What is the feedback you have received from New Delhi – and before that, out of Bangalore?


I must say it is very positive. Remember that we have an office for economic development, both in Bangalore and Delhi.  There has always been continued interest, now more so. Through our delegation visits we do make some impact, and there are positive results, but it takes time for things to materialise.  I am sure though, as we move forward, we will see more Indians doing business in Bahrain.  The policy now of the Gulf itself is to go eastwards, specifically towards India, China and SE Asia because these are the countries and region where we have synergies. We see growth there and in India and can utilise your know-how in various sectors to build on our own knowledge in various areas.


Tell us about the important construction projects in Bahrain in which there are opportunities for Indian companies?  Which are the zones in which Indian players are currently engaged and new areas of activity in which they can further contribute?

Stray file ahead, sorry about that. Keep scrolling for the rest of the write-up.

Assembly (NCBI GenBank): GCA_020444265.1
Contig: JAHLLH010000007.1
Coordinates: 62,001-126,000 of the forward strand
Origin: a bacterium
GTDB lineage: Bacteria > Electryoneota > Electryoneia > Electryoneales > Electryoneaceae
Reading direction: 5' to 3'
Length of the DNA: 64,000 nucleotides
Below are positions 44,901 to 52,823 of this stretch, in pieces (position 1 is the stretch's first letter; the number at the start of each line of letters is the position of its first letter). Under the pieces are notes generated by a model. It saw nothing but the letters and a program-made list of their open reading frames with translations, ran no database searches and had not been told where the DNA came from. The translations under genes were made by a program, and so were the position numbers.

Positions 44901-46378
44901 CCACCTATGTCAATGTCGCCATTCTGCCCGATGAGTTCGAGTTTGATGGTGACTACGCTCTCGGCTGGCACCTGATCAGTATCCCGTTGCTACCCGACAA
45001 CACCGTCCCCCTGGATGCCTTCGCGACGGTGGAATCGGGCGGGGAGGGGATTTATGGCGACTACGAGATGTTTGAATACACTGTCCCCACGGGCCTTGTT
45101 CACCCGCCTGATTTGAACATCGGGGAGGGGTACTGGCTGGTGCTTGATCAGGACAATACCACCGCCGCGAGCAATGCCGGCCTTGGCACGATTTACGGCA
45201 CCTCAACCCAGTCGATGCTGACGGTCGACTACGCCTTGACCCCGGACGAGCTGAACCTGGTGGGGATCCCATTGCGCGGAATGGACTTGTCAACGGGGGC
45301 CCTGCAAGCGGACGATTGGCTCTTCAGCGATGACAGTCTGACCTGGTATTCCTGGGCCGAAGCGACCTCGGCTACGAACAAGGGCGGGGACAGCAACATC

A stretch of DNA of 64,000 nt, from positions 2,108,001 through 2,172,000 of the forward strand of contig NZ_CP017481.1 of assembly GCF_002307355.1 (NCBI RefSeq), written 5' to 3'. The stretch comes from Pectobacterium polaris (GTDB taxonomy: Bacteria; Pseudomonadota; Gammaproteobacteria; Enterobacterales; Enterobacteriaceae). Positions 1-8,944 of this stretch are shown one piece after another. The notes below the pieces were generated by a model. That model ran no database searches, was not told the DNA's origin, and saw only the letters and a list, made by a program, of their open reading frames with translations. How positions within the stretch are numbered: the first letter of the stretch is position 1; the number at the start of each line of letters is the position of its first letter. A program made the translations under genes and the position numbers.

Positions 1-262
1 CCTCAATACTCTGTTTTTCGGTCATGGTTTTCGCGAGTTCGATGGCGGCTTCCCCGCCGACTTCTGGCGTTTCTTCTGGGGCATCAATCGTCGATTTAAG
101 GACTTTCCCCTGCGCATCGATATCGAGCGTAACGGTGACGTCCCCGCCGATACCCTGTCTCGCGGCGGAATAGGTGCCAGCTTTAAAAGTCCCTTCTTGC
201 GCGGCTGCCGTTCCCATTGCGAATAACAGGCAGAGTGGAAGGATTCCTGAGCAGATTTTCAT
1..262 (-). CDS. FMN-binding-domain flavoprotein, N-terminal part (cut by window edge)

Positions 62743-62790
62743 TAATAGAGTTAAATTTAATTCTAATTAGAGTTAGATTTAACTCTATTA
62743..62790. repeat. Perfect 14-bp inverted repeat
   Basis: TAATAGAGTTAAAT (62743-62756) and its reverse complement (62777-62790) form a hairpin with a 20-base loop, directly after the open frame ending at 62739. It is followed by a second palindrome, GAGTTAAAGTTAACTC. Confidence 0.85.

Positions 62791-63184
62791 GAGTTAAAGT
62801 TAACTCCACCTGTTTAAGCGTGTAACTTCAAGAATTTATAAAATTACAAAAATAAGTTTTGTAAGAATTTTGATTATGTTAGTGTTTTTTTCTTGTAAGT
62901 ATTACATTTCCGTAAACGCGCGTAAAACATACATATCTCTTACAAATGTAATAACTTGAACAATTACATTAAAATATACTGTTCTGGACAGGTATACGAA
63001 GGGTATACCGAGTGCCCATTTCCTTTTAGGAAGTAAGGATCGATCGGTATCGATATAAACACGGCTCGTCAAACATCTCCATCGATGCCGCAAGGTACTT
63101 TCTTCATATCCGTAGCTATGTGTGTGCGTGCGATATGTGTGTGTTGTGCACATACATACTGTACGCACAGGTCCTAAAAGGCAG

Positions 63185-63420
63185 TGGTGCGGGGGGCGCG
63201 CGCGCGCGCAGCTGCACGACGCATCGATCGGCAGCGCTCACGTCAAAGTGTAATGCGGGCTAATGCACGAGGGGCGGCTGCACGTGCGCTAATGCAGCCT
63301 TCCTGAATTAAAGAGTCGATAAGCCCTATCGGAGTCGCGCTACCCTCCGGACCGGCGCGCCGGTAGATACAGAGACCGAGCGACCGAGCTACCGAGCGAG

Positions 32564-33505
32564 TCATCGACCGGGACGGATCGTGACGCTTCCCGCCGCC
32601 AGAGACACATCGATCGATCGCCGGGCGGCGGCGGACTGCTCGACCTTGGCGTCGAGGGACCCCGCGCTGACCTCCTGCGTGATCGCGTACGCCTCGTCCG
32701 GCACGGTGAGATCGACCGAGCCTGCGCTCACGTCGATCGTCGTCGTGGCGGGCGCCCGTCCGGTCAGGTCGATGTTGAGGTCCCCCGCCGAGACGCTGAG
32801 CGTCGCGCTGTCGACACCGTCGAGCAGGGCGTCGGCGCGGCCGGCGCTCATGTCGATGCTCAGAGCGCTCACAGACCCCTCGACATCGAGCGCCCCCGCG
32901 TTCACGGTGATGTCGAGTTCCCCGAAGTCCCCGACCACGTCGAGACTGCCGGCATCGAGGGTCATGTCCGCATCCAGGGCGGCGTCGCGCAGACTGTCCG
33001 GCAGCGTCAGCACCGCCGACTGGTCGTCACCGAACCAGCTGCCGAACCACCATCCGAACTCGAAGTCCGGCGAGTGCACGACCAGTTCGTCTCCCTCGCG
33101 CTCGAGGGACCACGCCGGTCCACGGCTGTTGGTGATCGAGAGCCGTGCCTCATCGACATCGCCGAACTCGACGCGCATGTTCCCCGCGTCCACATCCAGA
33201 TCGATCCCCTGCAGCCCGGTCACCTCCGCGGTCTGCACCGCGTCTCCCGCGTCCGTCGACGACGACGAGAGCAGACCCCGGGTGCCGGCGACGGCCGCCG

Construction projects in Bahrain are an ongoing affair. The Bahrain government puts around 22 per cent of its budget into infrastructural and developmental projects. So we’re talking about construction, road works, housing, distribution of power, ports. There are plenty of opportunities for an investor or a construction company. Indians in the past have been in active partnership with Bahrain in housing, high-rise buildings and also in infrastructural works, power and airports. Opportunities for doing business in construction for Indian firms, quite frankly, are very huge, and the door is wide open all the time. Let me assure you that we now have a tender board where the conduct is completely transparent. There is corporate governance, there is rule of law and because of the business conditions many foreign firms find it very attractive to look into Bahrain for future prospects. Indians can play a major part in the development of SMEs. Indian firms can do well in healthcare and education – areas which we have privatised, and there are also great prospects in downstream manufacturing, specifically for chemicals or aluminum, development of airports and power projects.